In a radio interview last week, former Social Security Administration Commissioner Michael Astrue voiced regret at leaving behind a workforce that he described as “very dedicated” and talented.
Astrue, who stepped down earlier this month, was happier at no longer having to run his every statement—even including proposed messages to SSA employees about sequestration—past minders at the Office of Management and Budget.
“I don’t miss having everything I say being cleared by a 28-year-old at OMB,” Astrue told WBUR, a National Public Radio member station in Boston. “And I’m not critical of OMB for that. Don’t get me wrong. I mean, I think the president needs to have some consistency of message. But it does get very frustrating. And particularly when you’re trying to say something important and it’s neutered down to a platitude. I always found it difficult to go out and just voice the platitudes.
“So, you know, getting my First Amendment rights back and being able to say what I think, you know, you don’t miss that until you’ve given it up. And I guess, you know, when you’ve given it up you appreciate it more when you get it back.”
Asked for comment on Astrue’s remarks, OMB spokeswoman Jessica Santillo emailed this response to FedLine: “OMB has always played an important role in coordinating activity and communications across the federal government to help ensure consistency and accuracy.”
For anyone who’s wondering, Social Security Administration Commissioner Michael Astrue remains on the job, even though his six-year term officially ran out last Saturday.
In an email today, SSA spokeswoman Kia Anderson cited the federal law that allows Astrue to stay until the Senate confirms his successor. Given that President Obama has yet to even nominate a possible replacement, Astrue could continue to lead the agency for some time to come. Also remaining in place is Deputy Commissioner Carolyn Colvin.
Astrue, a Massachusetts lawyer and published poet (how many top-level feds can claim that kind of life experience?), was named Social Security commissioner by former President George W. Bush and has held the job since early 2007. In the email, Anderson noted that Astrue has said repeatedly that he would not seek reappointment to another term.
Because Astrue has not spoken with Obama “about the precise timing of his return to Massachusetts . . . ,” Anderson added, “it would be inappropriate to speculate about that subject.”
Tags: Michael Astrue
The American Federation of Government Employees is rallying tomorrow against Social Security Administration cutbacks. The union, which represents some 28,000 employees in SSA field offices and tele-service centers, is using the lunchtime gatherings to protest the continued use of attrition to reduce the workforce and cutting the hours that field offices are open to the public. The rallies will take place at about 80 offices around the country, including the Social Security Administration’s Baltimore headquarters, according to Witold Skwierczynski, president of AFGE’s National Council of SSA Field Operations Locals.
The Social Security Administration has been under a partial hiring freeze since July 2010. In the last year alone, the agency lost 1,600 employees, according to a recent inspector general’s report. While agency managers have told employees “to market Internet self-service aggressively, . . . workers know that many clients, especially those who are elderly or disabled, or speak limited English, need personalized service,” the union said in a flyer. Agency officials have attributed the cutbacks to tight budgets.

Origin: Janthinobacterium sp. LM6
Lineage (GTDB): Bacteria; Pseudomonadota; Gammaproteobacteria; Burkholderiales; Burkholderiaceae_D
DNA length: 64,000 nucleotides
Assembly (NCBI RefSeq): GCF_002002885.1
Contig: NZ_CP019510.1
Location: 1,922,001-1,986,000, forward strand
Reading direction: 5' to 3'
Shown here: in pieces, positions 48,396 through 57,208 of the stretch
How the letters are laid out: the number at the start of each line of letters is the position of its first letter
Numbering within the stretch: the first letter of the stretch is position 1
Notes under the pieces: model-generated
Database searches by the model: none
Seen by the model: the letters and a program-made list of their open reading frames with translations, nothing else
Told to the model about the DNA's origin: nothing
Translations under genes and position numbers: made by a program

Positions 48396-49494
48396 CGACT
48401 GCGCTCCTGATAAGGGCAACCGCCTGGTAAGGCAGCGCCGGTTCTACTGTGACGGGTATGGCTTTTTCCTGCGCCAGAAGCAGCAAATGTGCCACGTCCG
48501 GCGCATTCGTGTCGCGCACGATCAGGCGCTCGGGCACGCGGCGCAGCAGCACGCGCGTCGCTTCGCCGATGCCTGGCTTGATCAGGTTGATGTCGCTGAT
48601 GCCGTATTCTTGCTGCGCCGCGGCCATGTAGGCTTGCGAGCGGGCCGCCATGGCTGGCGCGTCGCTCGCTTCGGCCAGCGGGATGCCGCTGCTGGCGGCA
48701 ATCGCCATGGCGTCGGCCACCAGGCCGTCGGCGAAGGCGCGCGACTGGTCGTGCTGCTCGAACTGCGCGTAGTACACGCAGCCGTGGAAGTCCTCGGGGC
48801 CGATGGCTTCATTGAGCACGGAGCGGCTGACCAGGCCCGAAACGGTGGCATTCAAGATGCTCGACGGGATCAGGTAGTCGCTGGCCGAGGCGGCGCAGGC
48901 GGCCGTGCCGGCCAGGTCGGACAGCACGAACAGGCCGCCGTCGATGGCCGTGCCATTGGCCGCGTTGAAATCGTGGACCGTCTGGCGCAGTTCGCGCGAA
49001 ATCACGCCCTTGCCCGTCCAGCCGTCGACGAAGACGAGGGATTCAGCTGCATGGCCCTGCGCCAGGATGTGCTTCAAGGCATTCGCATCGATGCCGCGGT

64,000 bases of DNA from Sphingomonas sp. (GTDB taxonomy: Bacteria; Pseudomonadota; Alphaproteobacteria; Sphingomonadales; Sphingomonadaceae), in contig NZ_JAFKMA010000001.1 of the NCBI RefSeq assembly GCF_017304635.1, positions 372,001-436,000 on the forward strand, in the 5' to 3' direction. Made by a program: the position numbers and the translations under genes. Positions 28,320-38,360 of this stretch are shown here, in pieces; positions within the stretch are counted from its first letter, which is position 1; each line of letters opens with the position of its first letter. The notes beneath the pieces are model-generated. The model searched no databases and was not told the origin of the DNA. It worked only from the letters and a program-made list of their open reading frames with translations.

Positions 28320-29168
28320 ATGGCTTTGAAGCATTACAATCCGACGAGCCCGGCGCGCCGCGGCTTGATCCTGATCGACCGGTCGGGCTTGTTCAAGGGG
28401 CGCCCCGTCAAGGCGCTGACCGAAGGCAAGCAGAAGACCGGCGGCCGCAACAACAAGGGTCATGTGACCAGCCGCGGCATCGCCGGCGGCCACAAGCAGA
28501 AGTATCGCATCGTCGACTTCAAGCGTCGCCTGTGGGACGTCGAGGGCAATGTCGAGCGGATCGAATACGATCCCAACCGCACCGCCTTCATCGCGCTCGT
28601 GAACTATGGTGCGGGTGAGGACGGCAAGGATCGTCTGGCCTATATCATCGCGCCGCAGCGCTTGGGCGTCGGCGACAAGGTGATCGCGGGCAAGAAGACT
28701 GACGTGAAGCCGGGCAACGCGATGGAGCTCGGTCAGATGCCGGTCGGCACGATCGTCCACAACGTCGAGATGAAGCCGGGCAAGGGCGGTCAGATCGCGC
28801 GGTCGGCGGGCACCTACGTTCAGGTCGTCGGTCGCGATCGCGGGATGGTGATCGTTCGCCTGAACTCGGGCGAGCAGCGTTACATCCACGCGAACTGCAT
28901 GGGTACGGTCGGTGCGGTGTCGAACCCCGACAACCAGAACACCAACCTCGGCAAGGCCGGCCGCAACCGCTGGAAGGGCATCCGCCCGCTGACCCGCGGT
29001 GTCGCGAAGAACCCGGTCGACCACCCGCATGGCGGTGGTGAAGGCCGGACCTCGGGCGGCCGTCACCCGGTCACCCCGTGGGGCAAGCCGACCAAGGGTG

For the union, an added worry is the potential impact of across-the-board spending cuts set to take effect in less than a month unless Congress and the Obama administration cut a deal to head them off. By AFGE’s count, those cuts–officially known as sequestration–could cost the Social Security Administration up to $1 billion out of its administrative budget. The union is instead asking Congress to “take their hands off SSA, Medicare and Medicaid and concentrate on raising taxes for the undertaxed two percent,” Skwiercyznski said in an email.
Tight money has again led the Social Security Administration to halt the mailing of all paper statements of earnings and benefits to millions of Americans. These are the handy documents that give you an idea of what to expect in terms of Social Security retirement or disability income.
The latest suspension, which took effect Oct. 1, results from the “overall budget situation,” including a stop-gap continuing resolution that will leave the agency at last year’s funding levels through March, spokeswoman Kia Anderson said.
SSA officials had originally suspended mailing paper statements in April 2011 to save $70 million annually. This February, however, they had resumed mailings to people aged 60 or older and in July, to participants in the year they turned 25.
An end to the latest suspension hinges on the agency’s final funding level for this fiscal year, Anderson said. The agency also introduced an online statement in May available for people with access to the Internet.
The Social Security Administration did not fully assess the impact of a major internal overhaul last June, which eliminated the chief information office and reassigned its functions, according to testimony from a Government Accountability Office official.